Well, there's been some change. But I also will not be too much optimistic. The larger part of the population continues to believe that the responsible for the crisis is Russia, which is exactly contrary to the reality.

I would really hate to sound cynical, but at the current situation the public opinion hardly matters, because it seems that decision makers are acting on their own with very little regard of the public opinion.

You are right, I agree with you. But at the same time, the situation is complicated, because in many senses some leadership has to take into account the position of the public opinion. In Italy, for instance, there is no Russophobic position in the public opinion, there is simply the situation of people knowing nothing or almost nothing. When the people begin to know something, they ask - why you are behaving this way, for instance, in the European institutions.

This has created some problem also for the Italian leadership. And I have noted that the Minister of Foreign Affairs of Italy Mogherini took a wiser position with regards to Russia. She repeated twice that it is better to have a dialog with Russia than to have a confrontation, which is a significant shift with regards to the overall European position.

That means that the situation to a certain extent depends on the mobilization of the people and conscience, and asking for more information and more correct information. This gives, to a certain extent, some hope.

This is something inspiring, though, as far as understand, it deals more with the old world. It seems to be hardly the case in the US, because the administration is taking decisions which definitely do not go with the interests of their electorate, and moreover, you can hardly imagine how they could meet the interests of the current administration itself.

My idea is that in the US there is a very harsh struggle also against Obama. Obama is under pressure from many sides. He is not very strong, it is evident. He is trying to take some steps, but I have the impression that he is not in control. Also, the press attaché of the White House seems absolutely confused. It is incredible that the biggest power in the world from the military point of view, is so uncertain about the direction it should go. I have an impression that he is a certain level of confusion.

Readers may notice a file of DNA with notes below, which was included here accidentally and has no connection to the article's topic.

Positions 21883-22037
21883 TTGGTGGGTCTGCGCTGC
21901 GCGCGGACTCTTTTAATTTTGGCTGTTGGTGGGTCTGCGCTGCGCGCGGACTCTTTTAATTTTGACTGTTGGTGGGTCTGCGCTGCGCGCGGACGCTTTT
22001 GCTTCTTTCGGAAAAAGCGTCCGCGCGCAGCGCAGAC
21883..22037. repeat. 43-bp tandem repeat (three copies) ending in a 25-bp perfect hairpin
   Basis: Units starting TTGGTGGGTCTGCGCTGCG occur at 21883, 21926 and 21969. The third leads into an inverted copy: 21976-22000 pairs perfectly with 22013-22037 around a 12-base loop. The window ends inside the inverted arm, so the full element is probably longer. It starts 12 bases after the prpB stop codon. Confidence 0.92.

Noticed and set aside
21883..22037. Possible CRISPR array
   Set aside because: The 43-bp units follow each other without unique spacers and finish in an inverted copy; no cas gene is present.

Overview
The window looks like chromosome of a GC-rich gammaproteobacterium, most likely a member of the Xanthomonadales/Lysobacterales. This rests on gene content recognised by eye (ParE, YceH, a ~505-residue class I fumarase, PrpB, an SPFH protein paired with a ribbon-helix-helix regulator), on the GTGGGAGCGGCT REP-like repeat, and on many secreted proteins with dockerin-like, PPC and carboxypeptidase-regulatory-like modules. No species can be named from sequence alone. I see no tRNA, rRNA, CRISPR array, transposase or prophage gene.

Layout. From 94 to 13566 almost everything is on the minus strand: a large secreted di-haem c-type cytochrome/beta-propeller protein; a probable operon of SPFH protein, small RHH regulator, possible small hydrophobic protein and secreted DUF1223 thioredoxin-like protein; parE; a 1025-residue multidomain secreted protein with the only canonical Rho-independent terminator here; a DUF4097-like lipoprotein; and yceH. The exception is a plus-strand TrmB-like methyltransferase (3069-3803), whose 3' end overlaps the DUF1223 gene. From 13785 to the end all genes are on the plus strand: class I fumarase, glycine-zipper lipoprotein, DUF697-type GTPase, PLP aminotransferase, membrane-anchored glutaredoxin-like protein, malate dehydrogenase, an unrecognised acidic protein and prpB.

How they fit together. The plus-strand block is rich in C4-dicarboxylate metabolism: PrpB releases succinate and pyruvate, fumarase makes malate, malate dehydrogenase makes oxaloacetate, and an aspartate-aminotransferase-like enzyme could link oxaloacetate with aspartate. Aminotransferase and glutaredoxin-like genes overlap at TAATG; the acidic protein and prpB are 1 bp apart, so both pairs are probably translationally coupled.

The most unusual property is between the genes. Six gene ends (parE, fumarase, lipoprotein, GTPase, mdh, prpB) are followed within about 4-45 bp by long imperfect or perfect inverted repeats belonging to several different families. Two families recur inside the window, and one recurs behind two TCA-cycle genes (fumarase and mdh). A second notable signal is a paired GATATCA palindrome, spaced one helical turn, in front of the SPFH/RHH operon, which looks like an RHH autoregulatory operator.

But while the president and his team are in confusion, it is evident that they are playing in the game of other people in Washington, who are very clearly going against Russia. And they insist on going against Russia. The question is – who will prevail in this situation.

What is clear for me, is that the American public is absolutely unaware of what is going on. I mean, the broad public opinion. The NY Times, the Washington Post, Los Angeles Times are not for the large number of people, they are for a little minority of politicians and intellectuals. And they are having no influence on the broader public opinion in the states. This is my perception and that means that it depends on what is going on in Washington.

So, the situation is literally explosive. And – realistically - could anything be done about it?

Frankly speaking, I have the impression that the question will be decided to a certain extent by the situation on the ground, in the southeastern Ukraine. If the Ukrainian Russians defending themselves will survive, it is evident that even President Poroshenko cannot continue fighting against the population.